The Uren family
The First World War would prove to be a test of the skills, daring, and bravery many Australian nurses. More than 2,000 women served overseas as members of the Australian Army Nursing Service (AANS) during the war, while others worked with organisations such the Queen Alexandra’s Imperial Military Nursing Service and the Red Cross.
In mid-1917, South Australian nurse Ethelda Uren embarked on the RMS Mooltan bound for the Mediterranean. A German-led force had captured Serbia two years earlier and the Allies were desperately trying to prevent them from advancing further south. Some 600,000 Allied servicemen were stationed in the Greek port of Salonika; nurses such as Ethelda were urgently needed to treat the sick and wounded.
45-year-old Ethelda was highly trained in her profession. She had completed her three-year minimum training at Adelaide Hospital and was working as acting principal matron for the state of South Australia when she was posted overseas. While AANS nurses were granted the status of officers, their pay was half of what their male counterparts received.
Ethelda was appointed Matron of the 60th General Hospital in Salonika, was responsible for a 90-strong nursing staff, and overall care of more than 1,560 patients. Conditions in the Mediterranean were harsh. Malaria was a constant problem in the hot summer months and the disease struck down nurses and patients alike. Winter was terribly cold and nurses wore several layers of clothing to keep warm while working in the canvas tent hospitals.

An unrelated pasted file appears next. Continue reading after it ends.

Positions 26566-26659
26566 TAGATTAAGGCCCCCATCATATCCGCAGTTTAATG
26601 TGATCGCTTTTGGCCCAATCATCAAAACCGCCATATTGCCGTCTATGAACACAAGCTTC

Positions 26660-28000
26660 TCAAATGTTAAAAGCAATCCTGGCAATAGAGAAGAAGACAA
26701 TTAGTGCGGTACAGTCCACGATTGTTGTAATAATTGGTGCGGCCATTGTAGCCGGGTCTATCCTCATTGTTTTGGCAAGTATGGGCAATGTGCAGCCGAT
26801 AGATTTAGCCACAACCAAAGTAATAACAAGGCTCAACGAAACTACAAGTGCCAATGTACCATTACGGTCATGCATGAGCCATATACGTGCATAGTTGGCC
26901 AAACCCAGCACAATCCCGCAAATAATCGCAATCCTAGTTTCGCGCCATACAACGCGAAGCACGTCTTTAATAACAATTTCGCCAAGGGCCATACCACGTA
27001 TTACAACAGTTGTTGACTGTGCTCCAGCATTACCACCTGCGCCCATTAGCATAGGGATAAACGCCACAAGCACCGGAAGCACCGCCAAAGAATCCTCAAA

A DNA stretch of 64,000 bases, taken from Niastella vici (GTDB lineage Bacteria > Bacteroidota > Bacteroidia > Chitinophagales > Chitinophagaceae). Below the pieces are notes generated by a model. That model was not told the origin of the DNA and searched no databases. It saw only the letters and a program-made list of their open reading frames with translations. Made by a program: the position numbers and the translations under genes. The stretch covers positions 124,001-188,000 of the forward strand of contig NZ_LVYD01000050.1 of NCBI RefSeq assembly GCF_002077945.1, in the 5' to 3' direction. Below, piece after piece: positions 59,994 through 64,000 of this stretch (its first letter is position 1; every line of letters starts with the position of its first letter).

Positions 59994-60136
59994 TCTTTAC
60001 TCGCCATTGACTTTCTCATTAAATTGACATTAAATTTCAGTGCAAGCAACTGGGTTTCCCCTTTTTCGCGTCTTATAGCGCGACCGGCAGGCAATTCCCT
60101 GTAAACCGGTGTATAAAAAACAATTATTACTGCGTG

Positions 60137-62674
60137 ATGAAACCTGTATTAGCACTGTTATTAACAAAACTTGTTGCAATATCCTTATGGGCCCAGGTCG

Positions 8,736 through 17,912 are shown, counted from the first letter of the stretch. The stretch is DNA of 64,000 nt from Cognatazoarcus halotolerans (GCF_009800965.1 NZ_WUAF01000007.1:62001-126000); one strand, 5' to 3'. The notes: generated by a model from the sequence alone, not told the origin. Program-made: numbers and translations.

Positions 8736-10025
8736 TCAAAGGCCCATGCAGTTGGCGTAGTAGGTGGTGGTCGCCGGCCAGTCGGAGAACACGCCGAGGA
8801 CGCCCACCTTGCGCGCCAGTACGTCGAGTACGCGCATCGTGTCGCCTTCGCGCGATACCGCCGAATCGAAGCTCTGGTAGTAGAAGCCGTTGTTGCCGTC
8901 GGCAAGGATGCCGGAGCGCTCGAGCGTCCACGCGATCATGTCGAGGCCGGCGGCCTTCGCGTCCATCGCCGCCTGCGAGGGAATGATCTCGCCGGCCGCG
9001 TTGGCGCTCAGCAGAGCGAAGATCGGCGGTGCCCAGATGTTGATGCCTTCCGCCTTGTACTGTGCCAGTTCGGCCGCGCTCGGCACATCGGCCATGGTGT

Fresh water was in short supply and food was often scarce as Allied supply boats came under constant attack from German submarines. Ethelda would regularly walk over five kilometres to a nearby Greek village just to buy a few eggs. But most worrying of all were the enemy planes that flew over the hospitals. Salonika was bombed two or three times a week at first, but this grew more infrequent as time passed.
Ethelda’s younger sisters, Catherine and Amelia, were also nurses. Known as Kate and Mill, the twins were initially posted to No. 1 Australian Auxiliary Hospital at Harefield Park in London, caring for troops who had been wounded on the Western Front. Kate and Mill remained together throughout the war, later working on a hospital ship transporting patients from England to Australia.
In spite of the hardships she faced in Salonika, Ethelda devoted herself to her staff and her patients. She was later awarded the Royal Red Cross (1st Class) for her service. Ethelda returned home two weeks prior to the declaration of Armistice in November 1918, and was soon joined by Kate and Mill.
Years later, their niece Elizabeth followed in their footsteps during the Second World War. Known as Betty, she served as a captain with the AANS, tending to the sick and wounded in the Middle East and New Guinea.